Active Storage makes it simple to upload and reference files in cloud services like Amazon S3, Google Cloud Storage, or Microsoft Azure Storage, and attach those files to Active Records. Supports having one main service and mirrors in other services for redundancy. It also provides a disk service for testing or local deployments, but the focus is on cloud storage.
Files can be uploaded from the server to the cloud or directly from the client to the cloud.
Image files can furthermore be transformed using on-demand variants for quality, aspect ratio, size, or any other MiniMagick or Vips supported transformation.
You can read more about Active Storage in the Active Storage Overview guide.
Compared to other storage solutions
A key difference to how Active Storage works compared to other attachment solutions in Rails is through the use of built-in Blob and Attachment models (backed by Active Record). This means existing application models do not need to be modified with additional columns to associate with files. Active Storage uses polymorphic associations via the
Attachment join model, which then connects to the actual
Blob models store attachment metadata (filename, content-type, etc.), and their identifier key in the storage service. Blob models do not store the actual binary data. They are intended to be immutable in spirit. One file, one blob. You can associate the same blob with multiple application models as well. And if you want to do transformations of a given
Blob, the idea is that you'll simply create a new one, rather than attempt to mutate the existing one (though of course you can delete the previous version later if you don't need it).
bin/rails active_storage:install to copy over active_storage migrations.
NOTE: If the task cannot be found, verify that
require "active_storage/engine" is present in
class User < ApplicationRecord # Associates an attachment and a blob. When the user is destroyed they are # purged by default (models destroyed, and resource files deleted). has_one_attached :avatar end # Attach an avatar to the user. user.avatar.attach(io: File.open("/path/to/face.jpg"), filename: "face.jpg", content_type: "image/jpg") # Does the user have an avatar? user.avatar.attached? # => true # Synchronously destroy the avatar and actual resource files. user.avatar.purge # Destroy the associated models and actual resource files async, via Active Job. user.avatar.purge_later # Does the user have an avatar? user.avatar.attached? # => false # Generate a permanent URL for the blob that points to the application. # Upon access, a redirect to the actual service endpoint is returned. # This indirection decouples the public URL from the actual one, and # allows for example mirroring attachments in different services for # high-availability. The redirection has an HTTP expiration of 5 min. url_for(user.avatar) class AvatarsController < ApplicationController def update # params[:avatar] contains an ActionDispatch::Http::UploadedFile object Current.user.avatar.attach(params.require(:avatar)) redirect_to Current.user end end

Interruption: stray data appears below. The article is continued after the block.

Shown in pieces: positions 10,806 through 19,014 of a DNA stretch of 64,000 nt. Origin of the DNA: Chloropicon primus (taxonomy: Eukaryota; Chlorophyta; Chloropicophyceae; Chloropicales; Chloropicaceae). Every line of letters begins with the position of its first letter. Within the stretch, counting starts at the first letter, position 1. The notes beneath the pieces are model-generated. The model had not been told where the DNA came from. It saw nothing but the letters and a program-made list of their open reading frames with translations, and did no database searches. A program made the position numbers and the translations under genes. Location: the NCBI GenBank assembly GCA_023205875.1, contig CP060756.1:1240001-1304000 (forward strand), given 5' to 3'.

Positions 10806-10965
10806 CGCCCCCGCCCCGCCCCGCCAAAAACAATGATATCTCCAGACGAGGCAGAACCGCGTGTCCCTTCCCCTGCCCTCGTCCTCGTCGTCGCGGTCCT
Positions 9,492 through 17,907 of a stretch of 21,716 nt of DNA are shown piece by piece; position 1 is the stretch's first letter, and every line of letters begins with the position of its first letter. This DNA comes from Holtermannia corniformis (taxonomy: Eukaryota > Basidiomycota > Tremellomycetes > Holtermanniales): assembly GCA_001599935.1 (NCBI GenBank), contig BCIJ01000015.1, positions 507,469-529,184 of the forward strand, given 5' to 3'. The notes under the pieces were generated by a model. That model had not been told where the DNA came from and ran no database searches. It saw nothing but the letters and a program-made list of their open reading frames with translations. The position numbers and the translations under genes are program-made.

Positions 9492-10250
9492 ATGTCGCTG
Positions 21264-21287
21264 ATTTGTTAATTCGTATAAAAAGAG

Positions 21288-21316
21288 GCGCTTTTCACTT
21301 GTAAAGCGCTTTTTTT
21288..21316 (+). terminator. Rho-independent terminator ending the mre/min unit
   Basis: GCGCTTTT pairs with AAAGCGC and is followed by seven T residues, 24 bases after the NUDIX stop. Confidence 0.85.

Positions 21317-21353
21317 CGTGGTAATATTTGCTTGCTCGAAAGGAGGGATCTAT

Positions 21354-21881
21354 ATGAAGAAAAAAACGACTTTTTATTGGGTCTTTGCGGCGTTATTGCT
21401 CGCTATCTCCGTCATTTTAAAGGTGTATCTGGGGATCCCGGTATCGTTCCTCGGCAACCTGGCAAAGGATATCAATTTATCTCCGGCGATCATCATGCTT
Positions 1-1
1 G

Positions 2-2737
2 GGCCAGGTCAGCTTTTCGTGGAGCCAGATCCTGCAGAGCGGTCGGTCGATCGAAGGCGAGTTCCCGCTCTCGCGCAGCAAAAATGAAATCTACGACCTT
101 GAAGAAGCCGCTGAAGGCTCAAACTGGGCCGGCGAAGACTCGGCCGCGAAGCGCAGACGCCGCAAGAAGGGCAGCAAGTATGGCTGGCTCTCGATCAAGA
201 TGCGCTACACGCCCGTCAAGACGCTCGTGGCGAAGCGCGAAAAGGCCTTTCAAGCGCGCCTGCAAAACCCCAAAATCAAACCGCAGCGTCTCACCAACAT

class Message < ApplicationRecord has_many_attached :images end
<%= form_with model: @message, local: true do |form| %> <%= form.text_field :title, placeholder: "Title" %><br> <%= form.text_area :content %><br><br> <%= form.file_field :images, multiple: true %><br> <%= form.submit %> <% end %>
class MessagesController < ApplicationController def index # Use the built-in with_attached_images scope to avoid N+1 @messages = Message.all.with_attached_images end def create = Message.create! params.require(:message).permit(:title, :content) .images.attach(params[:message][:images]) redirect_to end def show @message = Message.find(params[:id]) end end
Variation of image attachment:
<%# Hitting the variant URL will lazy transform the original blob and then redirect to its new service location %> <%= image_tag user.avatar.variant(resize_to_limit: [100, 100]) %>
File serving strategies
Active Storage supports two ways to serve files: redirecting and proxying.
Active Storage generates stable application URLs for files which, when accessed, redirect to signed, short-lived service URLs. This relieves application servers of the burden of serving file data. It is the default file serving strategy.
When the application is configured to proxy files by default, use the
_url route helpers to redirect instead:
<%= image_tag rails_storage_redirect_path(@user.avatar) %>
Optionally, files can be proxied instead. This means that your application servers will download file data from the storage service in response to requests. This can be useful for serving files from a CDN.
Explicitly proxy attachments using the
_url route helpers:
<%= image_tag rails_storage_proxy_path(@user.avatar) %>
Or configure Active Storage to use proxying by default:
# config/initializers/active_storage.rb Rails.application.config.active_storage.resolve_model_to_route = :rails_storage_proxy
Direct upload installation
Using the asset pipeline:
//= require activestorage
Using the npm package:
import * as ActiveStorage from "@rails/activestorage" ActiveStorage.start()
Annotate file inputs with the direct upload URL.
<%= form.file_field :attachments, multiple: true, direct_upload: true %>
That's it! Uploads begin upon form submission.
|Event name||Event target||Event data (
||None||A form containing files for direct upload fields was submitted.|
||Dispatched for every file after form submission.|
||A direct upload is starting.|
||Before making a request to your application for direct upload metadata.|
||Before making a request to store a file.|
||As requests to store files progress.|
||An error occurred. An
||A direct upload has ended.|
||None||All direct uploads have ended.|
Active Storage is released under the MIT License.
API documentation is at:
Bug reports for the Ruby on Rails project can be filed here:
Feature requests should be discussed on the rails-core mailing list here: